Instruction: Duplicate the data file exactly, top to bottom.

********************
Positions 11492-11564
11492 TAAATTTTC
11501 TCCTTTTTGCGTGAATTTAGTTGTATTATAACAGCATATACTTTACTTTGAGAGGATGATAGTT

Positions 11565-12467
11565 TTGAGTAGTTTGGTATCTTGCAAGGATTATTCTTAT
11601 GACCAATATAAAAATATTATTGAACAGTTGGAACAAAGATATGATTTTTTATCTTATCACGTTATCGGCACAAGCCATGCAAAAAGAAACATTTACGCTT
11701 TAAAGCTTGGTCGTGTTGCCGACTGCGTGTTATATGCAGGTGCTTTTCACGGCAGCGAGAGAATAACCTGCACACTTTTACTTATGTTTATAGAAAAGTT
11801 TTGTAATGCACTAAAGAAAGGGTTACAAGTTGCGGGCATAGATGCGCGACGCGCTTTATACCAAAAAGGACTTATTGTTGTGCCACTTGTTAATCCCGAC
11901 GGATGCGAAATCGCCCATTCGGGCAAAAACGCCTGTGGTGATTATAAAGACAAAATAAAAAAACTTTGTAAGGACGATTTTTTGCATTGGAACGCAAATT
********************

Positions 11492-11564
11492 TAAATTTTC
11501 TCCTTTTTGCGTGAATTTAGTTGTATTATAACAGCATATACTTTACTTTGAGAGGATGATAGTT

Positions 11565-12467
11565 TTGAGTAGTTTGGTATCTTGCAAGGATTATTCTTAT
11601 GACCAATATAAAAATATTATTGAACAGTTGGAACAAAGATATGATTTTTTATCTTATCACGTTATCGGCACAAGCCATGCAAAAAGAAACATTTACGCTT
11701 TAAAGCTTGGTCGTGTTGCCGACTGCGTGTTATATGCAGGTGCTTTTCACGGCAGCGAGAGAATAACCTGCACACTTTTACTTATGTTTATAGAAAAGTT
11801 TTGTAATGCACTAAAGAAAGGGTTACAAGTTGCGGGCATAGATGCGCGACGCGCTTTATACCAAAAAGGACTTATTGTTGTGCCACTTGTTAATCCCGAC
11901 GGATGCGAAATCGCCCATTCGGGCAAAAACGCCTGTGGTGATTATAAAGACAAAATAAAAAAACTTTGTAAGGACGATTTTTTGCATTGGAACGCAAATT